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Posted by on Mar 14, 2014 in Fishing |

Fishing Friday: All About Fishing Line Color

Which color fishing line is best? Here's everything you need to know about line color.

A true story: I was invited to a press gig in Florida to test out a range of fishing tackle including fishing lines, some of which happened to have an unusual color. One of the manufacturer’s PR guys there pulled me aside and asked me if I’d seen their new line, which was bright red. He then explained to me that red was the first color in the spectrum to disappear under water, so fish couldn’t see it once your lure sank a foot or two. We used this line, and we caught fish.

Fast-forward three years. A bigger tackle company purchased this line manufacturer, and invited me on a similar junket. The night before we were to go fishing the PR rep for the new owner pulled me aside, and explained that when you used this type of fishing line, the fish saw the red under water—and followed it directly to your lure.

Whatever divergent theories the sales guys may have put forward, the fact that the red line worked just fine jived with my other line color experiences. When Berkley Fireline first came out I figured its black color would be the kiss of death when fishing for line-shy fish. But a months-long experiment proved this wasn’t the case. Every afternoon I took 20 casts into a crappie-filled pond behind my house with a jig tied to Fireline, and 20 casts with clear Triline XL. Net result? There was absolutely no difference whatsoever in the catch rate.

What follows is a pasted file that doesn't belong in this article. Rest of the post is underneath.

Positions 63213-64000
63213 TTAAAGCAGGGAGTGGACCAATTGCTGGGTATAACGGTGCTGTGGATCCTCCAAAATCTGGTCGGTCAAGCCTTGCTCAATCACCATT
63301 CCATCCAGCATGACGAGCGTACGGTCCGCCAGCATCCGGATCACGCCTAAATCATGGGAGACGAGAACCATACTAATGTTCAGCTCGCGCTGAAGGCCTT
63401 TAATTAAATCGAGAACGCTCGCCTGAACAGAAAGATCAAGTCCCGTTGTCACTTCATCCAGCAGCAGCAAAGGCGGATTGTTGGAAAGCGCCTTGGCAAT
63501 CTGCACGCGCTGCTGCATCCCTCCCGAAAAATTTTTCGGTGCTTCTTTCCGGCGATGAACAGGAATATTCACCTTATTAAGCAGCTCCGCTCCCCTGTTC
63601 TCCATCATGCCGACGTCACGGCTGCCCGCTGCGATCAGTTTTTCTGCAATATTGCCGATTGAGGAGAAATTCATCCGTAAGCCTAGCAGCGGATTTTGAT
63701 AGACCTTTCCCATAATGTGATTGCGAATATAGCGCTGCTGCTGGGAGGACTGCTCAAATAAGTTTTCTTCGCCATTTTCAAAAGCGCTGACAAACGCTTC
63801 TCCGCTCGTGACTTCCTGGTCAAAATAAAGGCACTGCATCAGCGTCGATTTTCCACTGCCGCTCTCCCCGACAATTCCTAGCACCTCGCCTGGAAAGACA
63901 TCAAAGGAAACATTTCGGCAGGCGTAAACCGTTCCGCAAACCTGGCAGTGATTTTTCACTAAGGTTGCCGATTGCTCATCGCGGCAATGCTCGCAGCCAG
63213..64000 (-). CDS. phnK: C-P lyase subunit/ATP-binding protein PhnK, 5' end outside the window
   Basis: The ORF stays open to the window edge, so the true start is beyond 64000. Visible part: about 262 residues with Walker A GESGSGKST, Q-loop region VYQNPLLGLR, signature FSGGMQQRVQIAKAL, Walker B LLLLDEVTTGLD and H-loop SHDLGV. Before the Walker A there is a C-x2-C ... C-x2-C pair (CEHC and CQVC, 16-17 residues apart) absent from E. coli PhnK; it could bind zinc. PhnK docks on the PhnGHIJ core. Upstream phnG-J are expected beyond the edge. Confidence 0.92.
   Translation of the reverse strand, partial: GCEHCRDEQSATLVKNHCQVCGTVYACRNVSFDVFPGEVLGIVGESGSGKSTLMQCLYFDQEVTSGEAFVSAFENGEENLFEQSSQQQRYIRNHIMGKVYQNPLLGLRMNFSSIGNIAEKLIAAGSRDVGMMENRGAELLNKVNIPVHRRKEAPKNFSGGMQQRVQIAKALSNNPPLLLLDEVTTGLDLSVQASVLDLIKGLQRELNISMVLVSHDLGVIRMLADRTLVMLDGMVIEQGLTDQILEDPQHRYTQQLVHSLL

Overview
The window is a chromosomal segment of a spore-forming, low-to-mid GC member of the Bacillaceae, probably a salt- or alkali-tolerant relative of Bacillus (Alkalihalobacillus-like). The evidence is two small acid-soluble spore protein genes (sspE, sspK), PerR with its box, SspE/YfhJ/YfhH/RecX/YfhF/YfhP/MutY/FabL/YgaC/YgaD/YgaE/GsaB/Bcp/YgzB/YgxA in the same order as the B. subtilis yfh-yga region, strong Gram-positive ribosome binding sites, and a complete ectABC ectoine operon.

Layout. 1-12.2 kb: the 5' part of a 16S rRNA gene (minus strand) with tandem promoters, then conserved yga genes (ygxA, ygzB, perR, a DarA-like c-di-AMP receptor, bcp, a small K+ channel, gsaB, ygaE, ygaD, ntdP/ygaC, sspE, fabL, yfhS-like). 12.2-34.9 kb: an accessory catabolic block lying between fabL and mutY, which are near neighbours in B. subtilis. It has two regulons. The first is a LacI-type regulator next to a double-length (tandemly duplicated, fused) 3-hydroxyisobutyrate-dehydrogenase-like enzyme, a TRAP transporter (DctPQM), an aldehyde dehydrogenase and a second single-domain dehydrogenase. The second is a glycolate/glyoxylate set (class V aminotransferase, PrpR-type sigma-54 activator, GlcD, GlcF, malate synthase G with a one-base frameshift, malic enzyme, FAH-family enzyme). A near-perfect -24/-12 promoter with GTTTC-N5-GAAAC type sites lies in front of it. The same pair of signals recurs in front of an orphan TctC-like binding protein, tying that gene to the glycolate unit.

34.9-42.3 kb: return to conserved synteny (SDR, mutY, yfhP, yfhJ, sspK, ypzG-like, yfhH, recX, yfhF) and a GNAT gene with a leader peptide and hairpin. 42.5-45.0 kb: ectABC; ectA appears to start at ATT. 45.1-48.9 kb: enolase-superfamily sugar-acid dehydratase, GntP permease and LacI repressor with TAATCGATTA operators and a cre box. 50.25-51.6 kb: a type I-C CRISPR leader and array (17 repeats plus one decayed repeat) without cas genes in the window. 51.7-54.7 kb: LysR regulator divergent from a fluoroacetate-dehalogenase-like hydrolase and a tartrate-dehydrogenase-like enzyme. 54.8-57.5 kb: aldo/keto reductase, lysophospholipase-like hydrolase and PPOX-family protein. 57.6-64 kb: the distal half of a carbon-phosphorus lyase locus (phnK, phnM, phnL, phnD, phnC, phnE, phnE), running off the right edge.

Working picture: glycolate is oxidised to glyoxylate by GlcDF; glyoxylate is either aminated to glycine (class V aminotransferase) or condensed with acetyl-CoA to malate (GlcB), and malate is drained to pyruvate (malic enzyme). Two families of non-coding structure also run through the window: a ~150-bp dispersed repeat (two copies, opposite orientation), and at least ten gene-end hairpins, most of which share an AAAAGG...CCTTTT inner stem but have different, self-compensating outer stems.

braid

Flounder are known for their sharp eyesight. Did this one care that the lure was tied directly to dark green braid? Evidently not.

I’ve seen guys catch fish with lures tied directly to fluorescent yellow and green lines, I’ve seen multi-colored “camo” lines work great, and I’ve seen clear lines go toe-to-toe with colored lines with zero advantage. On the other hand, when it comes to leaders, line diameter does have a clear and significant effect in some specific circumstances. I’ve watched entire schools of bluefin tuna, for example, by-pass baits tied to 50-pound fluorocarbon, yet snap up baits tied to 30-pound monofilament.

The bottom line? Choose whatever line color you like. But consider leader diameter carefully—as in, go with the thinnest leader you can get away with, if you want to generate the most strikes.

And most importantly, never ever believe the PR guy.

For more information on fishing lines, read Monofilament Vs Braid: Which is the Best Fishing Line? and The Best Braid Fishing Line: Dyneema or Spectra?